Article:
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Commentary: What we learned from Dr. Michael Roberts, surely EAMC's most quoted chief of staff ever
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Commentary: What we learned from Dr. Michael Roberts, surely EAMC's most quoted chief of staff ever

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After Dr. Michael Roberts finished his two-year stint as chief of staff at East Alabama Health, I wondered whether any hospital chief of staff in the history of Lee County has ever been as widely quoted in the media over as long a period of time as Roberts.

I just searched Roberts’ name on oanow.com, the Opelika-Auburn News website, and the answer has got to be no.

After he assumed the chief of staff role in October of 2019, Roberts said this: “We have an amazing group of physicians here at EAMC, who are passionate about medicine and seek to provide the highest-quality care to their patients. I am honored to have the opportunity to serve this medical staff in this role.”

Every new chief of staff says things like this and then goes into the hospital and quietly gets to work, and maybe we hear from him or her two years later when the torch is passed to the next person.

That appeared to be the case with Roberts until early April of 2020, when the pandemic was spreading and our readers needed answers. Cue Roberts, who along with Dr. Ricardo Maldonado, East Alabama Medical Center’s infectious disease specialist, emerged as the hospital’s spokesman for explaining important information about the virus.

He was the right person for the job, and kudos to hospital leadership and John Atkinson, the hospital’s director of public relations and marketing, for making him so accessible.

About six months after his appointment to chief of staff at EAMC, the public heard from Roberts again, in early April, as COVID-19 patients were climbing to 60 at EAMC. For the remainder of his tenure, he would be a consistent voice in the community. In many ways, he was a prophet shouldering the burden of telling the masses the truth about things they didn’t want to hear.

“Social distancing is the No. 1 denominator,” Roberts said on April 3, 2020. “If we do a poor job of that—50 percent or less—then we’re in a situation where our hospital simply cannot handle the influx of ICU patients we will see or the number of ventilators we will need, and many people will die as a result. This includes even those without COVID-19 because we simply will not have the staff and equipment to keep up.”

In June 2020, Roberts issued this warning to the public: “There’s a sense that it has gone away, but it has not.”

Later that month, Roberts was reminding people about masks: “When I wear a face covering in public, it says that I care enough about you to protect you from a virus that I may not even know I am carrying. Your mask says the same thing to me.”

During a City of Auburn Council meeting, when Councilman Kelley Griswold asked about an internet rumor that masks can cause carbon dioxide poisoning, Roberts called it “nonsense.” “Our surgical staff wears masks all day,” he said. “… It could affect you — maybe — if you go out and run a marathon.”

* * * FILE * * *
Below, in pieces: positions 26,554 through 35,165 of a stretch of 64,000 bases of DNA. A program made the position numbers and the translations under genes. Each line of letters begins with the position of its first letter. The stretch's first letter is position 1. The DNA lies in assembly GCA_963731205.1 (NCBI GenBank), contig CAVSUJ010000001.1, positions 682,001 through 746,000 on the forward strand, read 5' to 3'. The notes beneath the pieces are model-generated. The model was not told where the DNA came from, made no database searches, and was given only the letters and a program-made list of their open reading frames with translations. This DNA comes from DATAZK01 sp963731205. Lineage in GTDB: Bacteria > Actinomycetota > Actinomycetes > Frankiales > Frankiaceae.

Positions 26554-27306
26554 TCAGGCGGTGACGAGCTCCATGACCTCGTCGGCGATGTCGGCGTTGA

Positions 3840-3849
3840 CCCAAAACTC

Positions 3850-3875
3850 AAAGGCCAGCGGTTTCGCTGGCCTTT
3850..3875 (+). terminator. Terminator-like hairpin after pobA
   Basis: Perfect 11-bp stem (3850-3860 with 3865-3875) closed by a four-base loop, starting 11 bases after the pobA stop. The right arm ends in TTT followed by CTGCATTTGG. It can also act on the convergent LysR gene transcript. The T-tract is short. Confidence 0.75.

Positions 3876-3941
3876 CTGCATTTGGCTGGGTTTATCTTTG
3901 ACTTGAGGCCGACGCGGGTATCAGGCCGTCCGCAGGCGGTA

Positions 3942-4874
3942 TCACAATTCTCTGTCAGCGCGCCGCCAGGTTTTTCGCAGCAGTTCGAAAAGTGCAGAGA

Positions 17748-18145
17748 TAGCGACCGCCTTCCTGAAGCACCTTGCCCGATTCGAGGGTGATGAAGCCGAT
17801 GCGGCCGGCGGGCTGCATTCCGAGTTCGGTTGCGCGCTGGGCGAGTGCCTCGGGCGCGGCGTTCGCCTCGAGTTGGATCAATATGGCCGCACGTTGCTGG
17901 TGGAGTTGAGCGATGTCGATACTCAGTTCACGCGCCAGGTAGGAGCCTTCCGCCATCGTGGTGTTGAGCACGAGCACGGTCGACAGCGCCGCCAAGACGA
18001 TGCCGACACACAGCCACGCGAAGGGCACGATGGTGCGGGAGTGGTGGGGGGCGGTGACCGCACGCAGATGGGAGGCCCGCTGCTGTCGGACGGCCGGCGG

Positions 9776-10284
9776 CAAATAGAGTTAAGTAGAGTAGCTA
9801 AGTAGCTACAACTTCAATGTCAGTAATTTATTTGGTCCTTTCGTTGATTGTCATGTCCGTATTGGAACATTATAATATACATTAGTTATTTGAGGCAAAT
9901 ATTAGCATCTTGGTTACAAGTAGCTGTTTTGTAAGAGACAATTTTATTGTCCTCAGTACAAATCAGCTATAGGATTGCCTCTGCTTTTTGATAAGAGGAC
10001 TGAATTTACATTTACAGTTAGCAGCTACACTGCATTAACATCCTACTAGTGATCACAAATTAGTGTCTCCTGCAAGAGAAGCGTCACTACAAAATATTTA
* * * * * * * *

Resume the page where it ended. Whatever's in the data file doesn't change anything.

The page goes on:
In December 2020, Roberts and Maldonado, as well as other hospital staff, received the Pfizer COVID-19 vaccine. “It feels like maybe there’s hope,” Roberts said. “Maybe we can stop doing all this, going to room after room seeing people struggling to breathe, watching people take their last breath, sometimes not with any family around them because their family is sick.”

But he also had a warning as families headed into the holiday season: “It’s not the time to stop doing the things we know and that we’ve already put into place to try to help limit the spread of COVID-19.”

After Christmas and in the middle of a third peak, Roberts filmed a video message expressing his concern for “the way things are going.” “We’re so exhausted from watching people struggling to breathe and watching people die from this horrible disease,” he said.

In April of this year, with the vaccine available to the public and local cases dropping, Roberts took a moment to look back. “You can be outside on the street on a pretty day and think that everything’s fine and really not think of all these people struggling here in the hospital,” he said. “And I think people have a hard time appreciating that about how bad it really got, just because they weren’t seeing it with their own eyes.”

In late July 2021, with the Delta variant spreading, Roberts made another video and warned of the “rapid increase in the number of cases in our community and subsequently rapid increase of hospitalizations.”

COVID hospitalizations and ventilated patients would both set pandemic records before summer was over.

In August, Roberts warned that the hospital was reaching maximum capacity because people weren’t getting vaccinated.

“Staffing appropriately at almost every position on the care team for such a sudden increase in volume is nearly impossible,” he said.

In late September, Roberts was still urging people to get vaccinated.

“I’ve learned that COVID doesn’t care how old a person is, what political affiliation they have, or where they got their information,” he said. “COVID simply looks for its next victim and people who are unvaccinated are much easier targets than those who are vaccinated.”

On Friday, as Dr. Mary Ann Shannon, another EAMC hospitalist, was assuming the role of chief of staff, local COVID hospitalizations were dropping to 33, from a pandemic high of 93 less than a month earlier.

But if we’ve learned one thing from Roberts over the past 18 months, it’s that COVID-19 isn’t over yet, and it’s certainly not over just because we want to believe it’s over.

Dimon Kendrick-Holmes is editor of the Opelika-Auburn News. Email him at dkendrick-holmes@oanow.com

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